Nevertheless, the simulation methods used permit to introduce motility and deformation on the hypoxic cells, which will be explored in future work. The concentration of angiogenic factor is kept at a constant value T s at the center of all active hypoxic cells.

During the simulation, the sources will be deactivated as the vessel network grows and as they are irrigated. The endothelial tip cells are represented by agents with radius R c. A new agent is introduced whenever there is a minimum angiogenic factor concentration T c , a minimum angiogenic factor gradient G m , and if the tip cell candidate is located at a distance larger than 4 R c from all other tip cells.

The implementation of this more complex Delta-Jagged-Notch mechanism is out of the scope of the present work but it is expected to be introduced in future model developments. All the activated tip cells migrate by chemotaxis, and their velocity is aligned with the local angiogenic factor gradient. A tip cell is not able to enter inside a tissue cell independently if the cell is in hypoxia or not : when the distance between the tip cell and a tissue cell is lower than 2 R c , the radial component of the velocity is set to zero and the tip cell moves in the azimuthal direction around the tissue cell.

Blood is able to flow once there are anastomoses in the vascular network. In order to estimate the irrigated regions in the tissue, we first identify the vessels where the blood is flowing. We start by extracting the medial lines of the vascular structure, thus finding the network bifurcation sites and the length of every vessel. The extraction method used for this purpose is detailed in In the simulation there is a single input node at the top of the simulation box and a single exit node at the bottom of the simulation box.

With the aim of addressing the capability of VEGF to drive anastomosis formation, we compare the results of the model obtained with two alternative rules concerning the tissue angiogenic factor production. When the new vessels are capable of delivering oxygen to the tissue, the newly irrigated cells deactivate their hypoxia mechanism and cease the production of angiogenic factors. Therefore several models in the literature 10 , 14 , 60 , 81 use estimates of tissue irrigation in order to determine which cells are producing angiogenic factors. To mimic this mechanism we consider a simplified rule to identify the VEGF producing cells:.

Schematic representation of the two different rules for hypoxia regulation. In the simulation with Rule 1 a cell in hypoxia will deactivate its production of VEGF when the blood circulation reaches a site at a distance from the cell shorter than the oxygen diffusion length. In the model with Rule 2, the VEGF production will cease if any vessel reaches a point closer to the cell than the oxygen diffusion length, independently of whether there is blood circulating in that vessel or not.

The endothelial cells are represented in red, the tip cells are the yellow circles and the angiogenic factor is represented in light blue. The cells in hypoxia are represented as darker blue circles. The arrows indicate the vessels with blood flow. This is the simplest rule guaranteeing that anastomoses events are required for hypoxic cell deactivation. However, many other models focus on the ability of the angiogenic factor to drive vessel growth and not anastomoses 22 , 40 , 83 , These models implement a different rule for tissue cell deactivation:.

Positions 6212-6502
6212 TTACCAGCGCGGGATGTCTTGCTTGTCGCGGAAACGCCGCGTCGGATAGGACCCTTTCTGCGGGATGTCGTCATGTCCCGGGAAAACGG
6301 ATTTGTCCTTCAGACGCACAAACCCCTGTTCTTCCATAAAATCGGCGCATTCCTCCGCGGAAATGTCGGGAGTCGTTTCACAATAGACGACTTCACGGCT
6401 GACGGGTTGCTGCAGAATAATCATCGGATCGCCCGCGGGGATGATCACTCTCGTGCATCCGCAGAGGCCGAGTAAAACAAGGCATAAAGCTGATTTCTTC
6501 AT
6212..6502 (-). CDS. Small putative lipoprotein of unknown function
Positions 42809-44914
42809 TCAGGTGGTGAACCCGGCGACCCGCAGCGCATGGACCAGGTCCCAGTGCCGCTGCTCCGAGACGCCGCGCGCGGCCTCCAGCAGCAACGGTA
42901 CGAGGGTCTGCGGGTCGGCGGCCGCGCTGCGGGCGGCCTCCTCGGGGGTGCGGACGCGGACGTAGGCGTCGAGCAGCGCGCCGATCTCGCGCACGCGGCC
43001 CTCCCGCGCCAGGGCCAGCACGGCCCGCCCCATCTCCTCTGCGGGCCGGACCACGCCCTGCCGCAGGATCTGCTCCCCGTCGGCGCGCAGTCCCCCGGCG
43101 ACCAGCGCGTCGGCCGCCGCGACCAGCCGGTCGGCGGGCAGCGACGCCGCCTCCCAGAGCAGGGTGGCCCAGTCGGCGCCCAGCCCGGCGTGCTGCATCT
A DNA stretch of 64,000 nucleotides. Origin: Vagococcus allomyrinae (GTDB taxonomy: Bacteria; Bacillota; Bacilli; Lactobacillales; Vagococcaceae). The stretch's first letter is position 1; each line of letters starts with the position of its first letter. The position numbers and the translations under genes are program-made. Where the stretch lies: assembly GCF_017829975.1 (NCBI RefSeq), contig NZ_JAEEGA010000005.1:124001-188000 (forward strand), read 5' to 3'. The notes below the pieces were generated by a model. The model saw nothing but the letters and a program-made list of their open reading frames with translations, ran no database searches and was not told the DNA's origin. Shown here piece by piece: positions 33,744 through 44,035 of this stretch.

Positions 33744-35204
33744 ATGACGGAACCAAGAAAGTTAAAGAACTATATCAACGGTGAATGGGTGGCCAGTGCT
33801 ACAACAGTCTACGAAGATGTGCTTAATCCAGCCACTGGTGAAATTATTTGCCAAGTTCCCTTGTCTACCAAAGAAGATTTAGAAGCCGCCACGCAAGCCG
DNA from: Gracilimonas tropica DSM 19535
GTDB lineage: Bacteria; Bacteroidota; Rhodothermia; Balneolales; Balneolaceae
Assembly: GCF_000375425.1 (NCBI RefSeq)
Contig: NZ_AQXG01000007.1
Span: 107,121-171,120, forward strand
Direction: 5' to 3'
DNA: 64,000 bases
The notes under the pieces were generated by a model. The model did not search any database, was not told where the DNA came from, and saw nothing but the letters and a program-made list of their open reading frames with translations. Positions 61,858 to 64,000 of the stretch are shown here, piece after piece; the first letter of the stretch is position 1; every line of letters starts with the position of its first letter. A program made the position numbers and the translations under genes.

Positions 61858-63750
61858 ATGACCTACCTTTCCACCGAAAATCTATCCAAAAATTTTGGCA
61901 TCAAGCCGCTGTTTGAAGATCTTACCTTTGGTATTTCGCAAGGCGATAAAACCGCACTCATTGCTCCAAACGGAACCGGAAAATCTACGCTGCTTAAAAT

In short, with Rule 2 chemical guidance promotes sprouting but is not associated with tissue irrigation, while in Rule 1 it is.

Comparing the morphology of the networks formed under these two rules, we show how important it is for tissue irrigation to regulate VEGF production to create functional vascular networks in 2D and in 3D. However, in the present work a detailed calculation of tissue irrigation will not be required, since our aim is to demonstrate that the need for anastomoses formation to stop VEGF production in tissues as in Rule 1 will determine several characteristics of the observed vascular morphology. Rule 1 keeps the model general, with all anastomoses providing the same amount of irrigation to the tissue.

With a full calculation of tissue irrigation we would observe that the irrigation provided by each anastomosis would depend on its location within the vessel network. This systematic study of vessel density in growing vasculatures as a function of the geometry of the initial network and of the oxygen pressure is very relevant, but it is outside the scope of the present article. In this way, the final vasculatures obtained by running the simulation with Rule 1 will be directly compared to the simulations where the angiogenic factor drives growth but not anastomoses using Rule 2.

We will then draw conclusions regarding the capacity of VEGF gradients to drive vessel anastomoses.

SearchWorks Catalog

These hypoxic cells produce the angiogenic factor which diffuses slowly in the tissue. When the angiogenic factor concentration at the vessel initially located at one edge of the box is larger than T c , a new tip cell is introduced in the simulation. This tip cell moves in the direction of the local angiogenic factor gradient forming a new sprout. Progressively, new tip cells are activated and a ramified network is produced see Fig. As the tip cells migrate in the tissue they are able to contour the hypoxic cells, diverting their movement direction as they approach these cells.

Vessel growth in two dimensions. Evolution of a vascular system with an initial capillary at the bottom and a random distribution of hypoxic cells green circles , which drive the chemotactic response by ECs. Four time points are represented.


  • The Andromeda Galaxy and the Rise of Modern Astronomy (Astronomers Universe).
  • Cellular mechanical forces may initiate angiogenesis.
  • Single Incision Laparoscopic and Transanal Colorectal Surgery!
  • Bibliographic Information.
  • Foreign Judgments in Israel: Recognition and Enforcement?

The first row of figures correspond to the vessel network grown under the Rule 1 for hypoxic cell deactivation, while the second row of images correspond to the vessel network grown under Rule 2. On the final column the irrigated vessels are identified in red. The number of anastomoses and the number of vessels with circulating blood are much higher when Rule 1 is implemented.

Mechanical and Chemical Signaling in Angiogenesis | Cynthia Reinhart-King | Springer

The morphology of the obtained networks is strikingly dependent on the rule for hypoxic cell deactivation. With Rule 2, the hypoxic cells start deactivating once the vessels pass nearby, leading to an open network with fewer vessels and anastomoses. The vessels are straighter and directed towards the hypoxic tissue.

As a result, only few vessels are able to carry circulating blood. On the other hand, with Rule 1, the number of branches is higher. The vessels surround several cells in hypoxia, irrigating them. The resulting vessel network morphology is more lattice-like instead of tree-like. Many more vessels carry blood flow. The observed vasculature also suggests that with Rule 1 regions with more hypoxic cells have a higher density of vessels, while regions with less cells have a lower vessel density.